A showdown is brewing in Kyrgyzstan, one of Central Asia’s most politically unpredictable states. With almost indecent haste in June, parliament authorized a series of investigations into the affairs of former president Almazbek Atambayev. He is implicated in an array of crimes, with his arrest looming. The outspoken ex-leader, who was until earlier this year chairman of the ruling party, is refusing to obey a summons to appear for questioning. How long he can hold out at his luxury family compound, not far from the capital city Bishkek, is unclear. Hundreds of his supporters have been gathered outside for weeks – some are reportedly armed, while others carry placards denouncing Kyrgyzstan as lawless.

Atambayev says that he is the victim of a witch hunt, and that current President Sooronbai Jeenbekov is spearheading a campaign to have political opponents imprisoned, knowing that accusations of corruption have a habit of resulting in lengthy jail terms. If this is the case, Jeenbekov learned this strategy from Atambayev, who instigated his own ‘war on corruption’ while he was in office between 2011 and 2017. Within this, he targeted his foes, which included Omurbek Tekebayev, the leader of the opposition Ata Meken party, who was jailed for eight years just before Atambayev left office.

Jeenbekov, from Osh, the largest city in the south of the country, was Atambayev’s handpicked successor when he came to power in late 2017, enjoying a strong personal endorsement and a resounding win at the polls. But soon, tensions between the two Social Democratic Party of Kyrgyzstan (SDPK) colleagues began to surface. These finally exploded when Atambayev launched a blistering attack on parliament on June 8. Deputies quickly convened a plenary session, and set in motion a mechanism to remove Atambayev’s immunity from prosecution. A commission was formed to compile a shopping list of alleged crimes ranging from harassment, abuse of power, and corruption. Rumours about Atambayev’s wife’s finances are also swirling. This type of wider attack, that nets family members of the accused, is typical of Central Asia.

Kyrgyz politics can be brutal. The first and second presidents of the state live in exile. Both have been accused of corruption on a grand scale, as well as other serious crimes including murder. Askar Akayev fled the country during the Tulip Revolution of 2005; his successor Kurmanbek Bakiev and his family were violently ousted from office in 2010 after they stripped the country of valuable assets. Only Kyrgyzstan’s interim president who served 2010-2011, Roza Otunbaeva, retains the privilege of immunity now that Atambayev faces a criminal investigation.

Despite a succession of wars on corruption, Kyrgyzstan has not become any cleaner, and nor is it likely to, as anti-corruption efforts are instrumentalised by successive regimes, while serious political and economic corruption go unchecked in any meaningful way. According to Transparency International’s Corruption Index, Kyrgyzstan languishes 132nd place in its table of 180 countries. Though not quite as bad as some of its neighbors, this is hardly a beacon for the rule of law either. For some of Kyrgyzstan’s partners, including Russia and China, this level of graft is not a barrier to trade and relations. Indeed, it may even lubricate how multi-million dollar deals are cut.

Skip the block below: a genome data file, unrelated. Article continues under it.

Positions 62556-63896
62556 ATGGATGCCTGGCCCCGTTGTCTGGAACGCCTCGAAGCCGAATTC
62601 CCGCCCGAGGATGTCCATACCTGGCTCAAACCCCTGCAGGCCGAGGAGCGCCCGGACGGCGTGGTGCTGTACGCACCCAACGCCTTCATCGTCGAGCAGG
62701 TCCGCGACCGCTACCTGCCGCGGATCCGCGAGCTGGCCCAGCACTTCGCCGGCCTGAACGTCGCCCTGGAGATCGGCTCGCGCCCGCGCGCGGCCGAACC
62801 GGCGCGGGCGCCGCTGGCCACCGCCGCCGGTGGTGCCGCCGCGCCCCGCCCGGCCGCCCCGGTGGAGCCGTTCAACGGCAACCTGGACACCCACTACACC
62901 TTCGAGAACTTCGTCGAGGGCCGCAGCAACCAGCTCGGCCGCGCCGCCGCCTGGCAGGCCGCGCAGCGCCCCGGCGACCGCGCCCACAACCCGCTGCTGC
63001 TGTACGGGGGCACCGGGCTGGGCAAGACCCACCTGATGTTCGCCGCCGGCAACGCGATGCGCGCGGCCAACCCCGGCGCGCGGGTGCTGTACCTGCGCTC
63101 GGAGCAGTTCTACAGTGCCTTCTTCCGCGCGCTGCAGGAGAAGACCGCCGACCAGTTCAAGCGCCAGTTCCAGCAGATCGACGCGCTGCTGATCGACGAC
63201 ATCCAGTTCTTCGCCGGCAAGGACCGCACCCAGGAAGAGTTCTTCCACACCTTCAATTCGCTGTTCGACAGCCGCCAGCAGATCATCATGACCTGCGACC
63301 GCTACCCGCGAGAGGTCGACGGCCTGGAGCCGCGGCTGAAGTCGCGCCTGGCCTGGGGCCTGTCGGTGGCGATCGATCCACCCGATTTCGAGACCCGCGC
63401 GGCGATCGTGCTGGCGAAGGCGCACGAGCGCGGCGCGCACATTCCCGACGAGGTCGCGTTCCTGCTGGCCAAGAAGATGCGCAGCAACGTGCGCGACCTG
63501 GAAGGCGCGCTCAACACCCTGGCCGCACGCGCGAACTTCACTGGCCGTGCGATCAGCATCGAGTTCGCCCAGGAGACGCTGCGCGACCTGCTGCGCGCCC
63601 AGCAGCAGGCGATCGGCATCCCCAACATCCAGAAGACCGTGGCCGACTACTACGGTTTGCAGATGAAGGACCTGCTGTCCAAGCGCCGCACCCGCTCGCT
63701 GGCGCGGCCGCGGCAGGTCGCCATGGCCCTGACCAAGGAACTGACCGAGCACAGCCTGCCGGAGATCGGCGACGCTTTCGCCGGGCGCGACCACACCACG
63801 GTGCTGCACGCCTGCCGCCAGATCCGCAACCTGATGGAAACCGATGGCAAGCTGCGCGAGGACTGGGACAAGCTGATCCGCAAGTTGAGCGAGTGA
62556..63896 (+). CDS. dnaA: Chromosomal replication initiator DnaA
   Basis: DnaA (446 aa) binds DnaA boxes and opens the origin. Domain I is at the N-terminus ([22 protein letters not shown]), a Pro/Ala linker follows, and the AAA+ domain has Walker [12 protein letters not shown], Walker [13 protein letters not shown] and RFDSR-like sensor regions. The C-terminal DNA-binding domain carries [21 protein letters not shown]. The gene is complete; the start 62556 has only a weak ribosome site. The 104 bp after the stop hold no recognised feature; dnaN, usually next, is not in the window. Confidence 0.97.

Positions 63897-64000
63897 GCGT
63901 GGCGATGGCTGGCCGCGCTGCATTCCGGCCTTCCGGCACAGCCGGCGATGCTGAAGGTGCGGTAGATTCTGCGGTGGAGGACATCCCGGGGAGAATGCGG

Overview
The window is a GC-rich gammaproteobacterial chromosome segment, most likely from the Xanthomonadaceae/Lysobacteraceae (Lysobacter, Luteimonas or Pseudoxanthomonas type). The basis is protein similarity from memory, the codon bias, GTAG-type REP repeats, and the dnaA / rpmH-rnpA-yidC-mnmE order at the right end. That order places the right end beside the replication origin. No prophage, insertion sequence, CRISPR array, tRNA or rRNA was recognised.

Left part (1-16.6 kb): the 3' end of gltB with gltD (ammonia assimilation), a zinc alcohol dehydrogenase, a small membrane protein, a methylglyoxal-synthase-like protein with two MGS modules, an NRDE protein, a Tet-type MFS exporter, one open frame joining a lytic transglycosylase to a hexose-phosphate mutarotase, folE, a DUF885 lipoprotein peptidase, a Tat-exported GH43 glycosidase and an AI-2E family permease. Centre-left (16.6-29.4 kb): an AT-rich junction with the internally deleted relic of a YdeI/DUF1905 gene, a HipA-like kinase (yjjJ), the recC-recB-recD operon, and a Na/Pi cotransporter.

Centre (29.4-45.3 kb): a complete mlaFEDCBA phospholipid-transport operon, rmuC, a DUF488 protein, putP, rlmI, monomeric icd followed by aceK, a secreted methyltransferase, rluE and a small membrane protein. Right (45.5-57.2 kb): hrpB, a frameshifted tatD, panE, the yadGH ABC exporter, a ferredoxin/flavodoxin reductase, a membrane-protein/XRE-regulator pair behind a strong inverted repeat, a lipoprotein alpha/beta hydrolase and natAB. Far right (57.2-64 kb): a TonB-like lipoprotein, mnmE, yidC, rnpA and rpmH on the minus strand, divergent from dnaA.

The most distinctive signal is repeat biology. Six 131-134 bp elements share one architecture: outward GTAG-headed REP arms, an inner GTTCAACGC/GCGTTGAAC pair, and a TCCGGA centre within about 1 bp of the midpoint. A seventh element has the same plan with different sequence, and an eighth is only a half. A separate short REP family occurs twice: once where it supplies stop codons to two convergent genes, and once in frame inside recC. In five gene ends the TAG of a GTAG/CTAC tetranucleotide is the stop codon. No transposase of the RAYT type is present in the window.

Kyrgyzstan has been the recipient of over one billion dollars in grants in the past decade. But donors, including the European Union and its member states, have for too long played down the insidious impact of corruption on the political fabric of the country and its ability to stabilize itself. Corruption is so ingrained and normalized at every level of society that some observers defend small-scale corruption as a harmless tradition, a cash-in-hand perk for underpaid teachers, police officers, doctors and nurses. Donors tend to side step the impact of corruption, and repeated attempts to overhaul political processes, ministries, the police and judiciary systems have been unsuccessful.  There can be no rule of law while corruption flourishes. Nor can there be political stability when both corruption and the fight against corruption are the hand tools of those who seek to gain, wield or consolidate power.

The stakes in Kyrgyzstan are high. Memories of two revolutions in 2005 and 2010 followed by deadly inter-ethnic violence in 2010 are still fresh. The risks are exacerbated by the continuous failure of governments to tackle pressing economic and political issues, including corruption. Poverty and inequality are compounded by the poor delivery of social services, and the economy depends on remittances from labour migrants working in Russia and elsewhere.

The political elite are a product of corruption, and despite the bluster around Atambayev, no one is able – or willing it seems – to dismantle a system that both enriches and empowers a lucky few. Under Atambayev, the spoils of corruption were simply redistributed, while the accusation of corruption became an indispensable weapon in the political arena. He should not be surprised that his legacy has come back to bite him in this manner.

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